Drinky Crow has taken the world by storm! Comic strips, books, a TV show…
He is my lucky bird, how I love him! He saved me that awful, awful winter. The coal of my broken heart broke open, and a diamond popped out, it was Drinky Crow.
You've done record covers for Elvis Costello and They Might Be Giants among others, how does your process differ when you are working on projects for musicians versus your own?
I try to understand what the artists want, what their listeners want, I try to find imagery that vibrates in these individual worlds. There are many bands that I love and have loved, so I know how important it is to hit just the right tone with the artwork. Fortunately I can work in many different styles, so I like to have long talks with the artists if possible, or I listen to the music and interviews and try to give them what I think they need. All my drawings have my own style built into them, so I don't have much conflict with commissioned work vs my own work. Even in my own work I use lots of different drawing styles. I did get fired from a Simon & Garfunkel cover because I couldn't get it groovy enough! Ha!
Tell us about your connection with the Grateful Dead and their music.
I grew up in the 60s and 70s, so the Grateful Dead was the background music to practically everything. It was like the soundtrack upon which everything else played out, great music to listen to in the car on long road trips. Like James Brown, you could always rely on someone to play some Dead at a party.
Any particularly interesting first-hand experiences? Favorite moments?
Yes, one in particular involving a pretty young girl on the beach at night in Manchester, Mass. I can't reveal any details except that she was crazy about the Grateful Dead, and I lost my three false teeth that night. I went back to her beach house the next day to try to find the teeth, but her brother suggested I retreat homewards immediately and forget about the teeth forever (his fist clenched).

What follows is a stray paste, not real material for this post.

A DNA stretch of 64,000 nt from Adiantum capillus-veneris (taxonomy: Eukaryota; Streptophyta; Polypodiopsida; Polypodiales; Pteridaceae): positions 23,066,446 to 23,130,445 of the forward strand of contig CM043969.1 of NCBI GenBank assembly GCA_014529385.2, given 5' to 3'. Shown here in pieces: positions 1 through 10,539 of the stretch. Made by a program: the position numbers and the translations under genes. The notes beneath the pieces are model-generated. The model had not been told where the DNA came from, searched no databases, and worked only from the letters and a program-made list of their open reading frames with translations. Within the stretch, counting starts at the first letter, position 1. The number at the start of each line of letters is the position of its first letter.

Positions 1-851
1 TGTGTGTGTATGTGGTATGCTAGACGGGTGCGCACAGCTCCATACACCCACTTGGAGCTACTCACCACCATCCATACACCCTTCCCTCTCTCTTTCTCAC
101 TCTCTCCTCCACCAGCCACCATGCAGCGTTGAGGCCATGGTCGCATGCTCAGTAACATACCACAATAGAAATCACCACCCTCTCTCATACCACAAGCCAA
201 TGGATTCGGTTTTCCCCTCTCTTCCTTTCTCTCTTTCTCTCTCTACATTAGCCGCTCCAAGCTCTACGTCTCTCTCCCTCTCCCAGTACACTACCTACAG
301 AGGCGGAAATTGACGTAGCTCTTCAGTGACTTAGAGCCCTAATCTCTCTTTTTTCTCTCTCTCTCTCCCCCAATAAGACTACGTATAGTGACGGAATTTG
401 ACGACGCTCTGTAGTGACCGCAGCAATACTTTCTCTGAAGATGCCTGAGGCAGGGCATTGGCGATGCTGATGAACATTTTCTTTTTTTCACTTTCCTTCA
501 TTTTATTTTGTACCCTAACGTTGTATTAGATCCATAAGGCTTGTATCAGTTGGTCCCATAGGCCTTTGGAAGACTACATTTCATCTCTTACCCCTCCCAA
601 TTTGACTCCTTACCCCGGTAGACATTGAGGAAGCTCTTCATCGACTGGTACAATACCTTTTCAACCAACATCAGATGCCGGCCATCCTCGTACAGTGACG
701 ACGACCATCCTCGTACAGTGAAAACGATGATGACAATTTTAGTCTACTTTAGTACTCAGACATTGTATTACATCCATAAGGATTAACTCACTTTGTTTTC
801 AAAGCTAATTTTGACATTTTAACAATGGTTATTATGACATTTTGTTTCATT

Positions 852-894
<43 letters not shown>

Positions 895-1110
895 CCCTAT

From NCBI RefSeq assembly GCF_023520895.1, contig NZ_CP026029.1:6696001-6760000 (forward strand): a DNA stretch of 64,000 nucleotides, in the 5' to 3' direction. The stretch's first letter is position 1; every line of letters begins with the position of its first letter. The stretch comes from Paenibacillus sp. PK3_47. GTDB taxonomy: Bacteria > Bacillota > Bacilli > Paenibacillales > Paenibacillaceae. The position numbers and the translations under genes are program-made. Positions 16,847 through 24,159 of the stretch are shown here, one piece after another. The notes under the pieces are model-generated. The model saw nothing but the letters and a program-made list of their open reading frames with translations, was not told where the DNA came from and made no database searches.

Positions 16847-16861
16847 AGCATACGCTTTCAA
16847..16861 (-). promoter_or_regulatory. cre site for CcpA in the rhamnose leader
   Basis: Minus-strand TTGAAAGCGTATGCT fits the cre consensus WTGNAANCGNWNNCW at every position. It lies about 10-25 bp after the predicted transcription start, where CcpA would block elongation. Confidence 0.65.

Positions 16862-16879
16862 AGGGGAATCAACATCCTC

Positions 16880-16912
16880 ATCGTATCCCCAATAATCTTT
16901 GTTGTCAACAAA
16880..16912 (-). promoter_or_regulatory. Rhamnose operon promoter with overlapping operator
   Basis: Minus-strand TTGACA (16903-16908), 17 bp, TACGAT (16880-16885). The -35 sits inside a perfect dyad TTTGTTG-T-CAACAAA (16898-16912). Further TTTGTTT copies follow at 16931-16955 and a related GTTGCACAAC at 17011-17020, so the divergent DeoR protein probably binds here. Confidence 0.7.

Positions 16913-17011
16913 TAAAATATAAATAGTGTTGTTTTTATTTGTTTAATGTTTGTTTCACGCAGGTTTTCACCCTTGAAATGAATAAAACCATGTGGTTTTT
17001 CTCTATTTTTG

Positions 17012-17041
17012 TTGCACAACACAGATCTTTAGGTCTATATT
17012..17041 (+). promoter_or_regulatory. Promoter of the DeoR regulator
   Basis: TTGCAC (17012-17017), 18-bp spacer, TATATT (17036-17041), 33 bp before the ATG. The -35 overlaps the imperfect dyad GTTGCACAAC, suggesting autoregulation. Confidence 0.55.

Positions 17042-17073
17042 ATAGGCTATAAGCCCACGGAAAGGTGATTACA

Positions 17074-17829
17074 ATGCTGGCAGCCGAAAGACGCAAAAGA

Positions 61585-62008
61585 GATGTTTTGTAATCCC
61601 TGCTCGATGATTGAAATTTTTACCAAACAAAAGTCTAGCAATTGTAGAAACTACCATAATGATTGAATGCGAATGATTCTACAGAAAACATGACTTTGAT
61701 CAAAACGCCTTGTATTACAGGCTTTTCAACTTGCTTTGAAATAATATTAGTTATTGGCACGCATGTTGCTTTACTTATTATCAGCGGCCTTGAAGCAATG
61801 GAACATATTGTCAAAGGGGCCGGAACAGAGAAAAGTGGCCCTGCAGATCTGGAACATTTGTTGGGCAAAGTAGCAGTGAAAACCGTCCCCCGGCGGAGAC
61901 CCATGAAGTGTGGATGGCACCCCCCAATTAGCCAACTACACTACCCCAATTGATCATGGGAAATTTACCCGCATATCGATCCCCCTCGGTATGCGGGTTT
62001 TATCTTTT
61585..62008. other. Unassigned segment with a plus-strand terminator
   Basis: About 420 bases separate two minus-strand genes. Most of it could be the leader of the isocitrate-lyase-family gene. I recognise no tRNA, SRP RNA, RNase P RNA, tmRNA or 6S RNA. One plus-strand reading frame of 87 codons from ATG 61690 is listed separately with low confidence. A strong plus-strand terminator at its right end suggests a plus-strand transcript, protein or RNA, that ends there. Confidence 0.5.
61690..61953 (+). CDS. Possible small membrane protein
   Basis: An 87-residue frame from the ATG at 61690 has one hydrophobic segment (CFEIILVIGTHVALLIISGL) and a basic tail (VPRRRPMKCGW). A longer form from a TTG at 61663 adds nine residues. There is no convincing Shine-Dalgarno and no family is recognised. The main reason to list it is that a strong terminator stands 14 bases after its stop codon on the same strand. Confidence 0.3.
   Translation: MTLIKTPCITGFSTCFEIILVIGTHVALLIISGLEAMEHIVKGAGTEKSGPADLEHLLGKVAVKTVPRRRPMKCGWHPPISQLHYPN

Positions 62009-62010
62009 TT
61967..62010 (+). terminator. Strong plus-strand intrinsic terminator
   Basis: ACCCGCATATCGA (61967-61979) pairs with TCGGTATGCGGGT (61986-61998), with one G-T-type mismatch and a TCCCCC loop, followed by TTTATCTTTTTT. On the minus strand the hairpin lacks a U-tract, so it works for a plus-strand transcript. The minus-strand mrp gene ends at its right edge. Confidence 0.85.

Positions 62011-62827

Has the Grateful Dead's rich iconography influenced your work in any way throughout the years?
I learned that through the beautiful mixture of Victorian skeleton drawings and an abundance of flowers you can create psychedelic flower power imagery that suggests that the message goes way beyond the present moment in history. I love the mixture of Art Nouveau and Underground comics, and you can see that in my comics. I have R. Crumb influenced drunken monkeys and crows sailing on turn of the century sailing vessels. I find the mixture of old and new styles enchanting, they bring authenticity into the mix.
You've been enlisted to create the artwork for the 2014 Dave's Picks series. What can we expect?
Well, I don't know yet, I've done one so far involving bones and flowers, but as to the rest, we shall see. We discussed the fact that Jerry Garcia was a funny man who loved humorous art, and when I see some of the Victor Moscoso, R. Crumb, Rick Griffin, etc. covers and posters, I'd really like to bring some of that strange comedy back into it, mixed with the Art Nouveau lettering and framing. But what we end up doing, you'll have to wait. I promise I will pour my heart into it.
I am only somewhat familiar with Drinky Crow and his creator Tony Millionaire, so I really don't know what to expect. I just hope when Dave's Picks Volume 9 goes on sale in January and a copy lands in my mailbox in early February, I won't be disappointed. I look forward to this round of Dave's Picks with that certain amount of glee and twinkle in my eyes.